Estimating human trajectories and hotspots through mobile phone data

Sahar Hoteit 1 Stefano Secci 1 Stanislav Sobolevsky 2 Carlo Ratti 2 Guy Pujolle 1
1 Phare
LIP6 - Laboratoire d'Informatique de Paris 6
Abstract : Nowadays, the huge worldwide mobile-phone penetration is increasingly turning the mobile network into a gigantic ubiquitous sensing platform, enabling large-scale analysis and applications. Recently, mobile data-based research reached important conclusions about various aspects of human mobility patterns. But how accurately do these conclusions reflect the reality? To evaluate the difference between reality and approximation methods, we study in this paper the error between real human trajectory and the one obtained through mobile phone data using different interpolation methods (linear, cubic, nearest interpolations) taking into consideration mobility parameters. Moreover, we evaluate the error between real and estimated load using the proposed interpolation methods. From extensive evaluations based on real cellular network activity data of the state of Massachusetts, we show that, with respect to human trajectories, the linear interpolation offers the best estimation for sedentary people while the cubic one for commuters. Another important experimental finding is that trajectory estimation methods show different error regimes whether used within or outside the ''territory'' of the user defined by the radius of gyration. Regarding the load estimation error, we show that by using linear and cubic interpolation methods, we can find the positions of the most crowded regions (''hotspots'') with a median error lower than 7%.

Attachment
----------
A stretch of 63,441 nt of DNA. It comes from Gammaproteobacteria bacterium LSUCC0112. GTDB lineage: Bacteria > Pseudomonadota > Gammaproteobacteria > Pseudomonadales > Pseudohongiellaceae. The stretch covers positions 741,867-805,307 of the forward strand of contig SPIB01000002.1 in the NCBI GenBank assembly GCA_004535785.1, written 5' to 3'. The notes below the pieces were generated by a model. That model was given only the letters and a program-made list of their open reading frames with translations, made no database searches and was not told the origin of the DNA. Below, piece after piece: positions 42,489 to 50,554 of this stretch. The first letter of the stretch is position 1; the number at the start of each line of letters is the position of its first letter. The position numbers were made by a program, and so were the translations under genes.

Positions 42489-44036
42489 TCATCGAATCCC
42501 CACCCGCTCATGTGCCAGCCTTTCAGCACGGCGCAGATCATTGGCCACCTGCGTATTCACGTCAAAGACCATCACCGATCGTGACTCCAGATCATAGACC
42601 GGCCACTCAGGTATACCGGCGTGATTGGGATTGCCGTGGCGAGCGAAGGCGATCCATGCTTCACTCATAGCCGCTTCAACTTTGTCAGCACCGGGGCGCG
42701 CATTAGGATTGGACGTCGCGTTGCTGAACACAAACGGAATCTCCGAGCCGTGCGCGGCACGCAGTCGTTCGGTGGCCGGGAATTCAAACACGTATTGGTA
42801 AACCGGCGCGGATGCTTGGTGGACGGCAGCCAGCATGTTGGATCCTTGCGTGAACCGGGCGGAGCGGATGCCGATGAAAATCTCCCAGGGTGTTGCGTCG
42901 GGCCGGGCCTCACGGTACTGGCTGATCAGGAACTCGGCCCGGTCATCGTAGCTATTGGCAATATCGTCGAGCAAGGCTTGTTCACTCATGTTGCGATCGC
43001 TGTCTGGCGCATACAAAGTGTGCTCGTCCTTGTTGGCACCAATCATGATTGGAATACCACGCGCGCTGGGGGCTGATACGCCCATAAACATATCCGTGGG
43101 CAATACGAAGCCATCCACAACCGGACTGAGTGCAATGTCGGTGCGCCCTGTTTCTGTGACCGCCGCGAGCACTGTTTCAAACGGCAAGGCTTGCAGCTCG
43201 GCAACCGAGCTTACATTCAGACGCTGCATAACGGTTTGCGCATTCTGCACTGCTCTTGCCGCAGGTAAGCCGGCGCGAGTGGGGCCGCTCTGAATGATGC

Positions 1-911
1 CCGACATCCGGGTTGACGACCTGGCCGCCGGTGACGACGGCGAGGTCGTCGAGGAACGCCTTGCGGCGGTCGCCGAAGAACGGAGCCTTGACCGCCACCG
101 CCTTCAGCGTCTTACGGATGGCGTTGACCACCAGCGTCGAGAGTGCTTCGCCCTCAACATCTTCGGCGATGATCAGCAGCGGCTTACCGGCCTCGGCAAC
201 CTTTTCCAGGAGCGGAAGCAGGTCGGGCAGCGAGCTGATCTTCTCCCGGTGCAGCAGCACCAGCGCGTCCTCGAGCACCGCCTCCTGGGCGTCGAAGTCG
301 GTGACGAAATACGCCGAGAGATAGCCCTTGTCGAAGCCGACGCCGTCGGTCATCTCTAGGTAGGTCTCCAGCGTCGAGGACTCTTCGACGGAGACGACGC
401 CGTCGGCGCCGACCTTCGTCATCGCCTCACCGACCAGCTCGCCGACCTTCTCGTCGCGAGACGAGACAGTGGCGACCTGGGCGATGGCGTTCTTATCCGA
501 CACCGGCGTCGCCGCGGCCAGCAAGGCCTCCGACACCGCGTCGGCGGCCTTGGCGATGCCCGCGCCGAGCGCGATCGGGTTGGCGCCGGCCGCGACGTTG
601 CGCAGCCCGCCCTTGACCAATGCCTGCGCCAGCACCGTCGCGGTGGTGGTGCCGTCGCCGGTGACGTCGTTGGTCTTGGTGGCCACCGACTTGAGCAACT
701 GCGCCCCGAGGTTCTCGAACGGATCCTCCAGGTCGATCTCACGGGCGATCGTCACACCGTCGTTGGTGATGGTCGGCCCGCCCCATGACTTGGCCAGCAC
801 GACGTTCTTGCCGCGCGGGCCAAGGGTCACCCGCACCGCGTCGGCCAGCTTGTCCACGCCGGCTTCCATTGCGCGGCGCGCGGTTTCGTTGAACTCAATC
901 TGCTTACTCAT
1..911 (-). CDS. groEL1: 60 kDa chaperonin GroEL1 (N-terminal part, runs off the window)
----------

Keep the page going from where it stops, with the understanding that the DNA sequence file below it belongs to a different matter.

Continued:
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Article dans une revue
Computer Networks, Elsevier, 2014, 64, pp.296-307
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Sahar Hoteit, Stefano Secci, Stanislav Sobolevsky, Carlo Ratti, Guy Pujolle. Estimating human trajectories and hotspots through mobile phone data. Computer Networks, Elsevier, 2014, 64, pp.296-307. 〈hal-01018885〉

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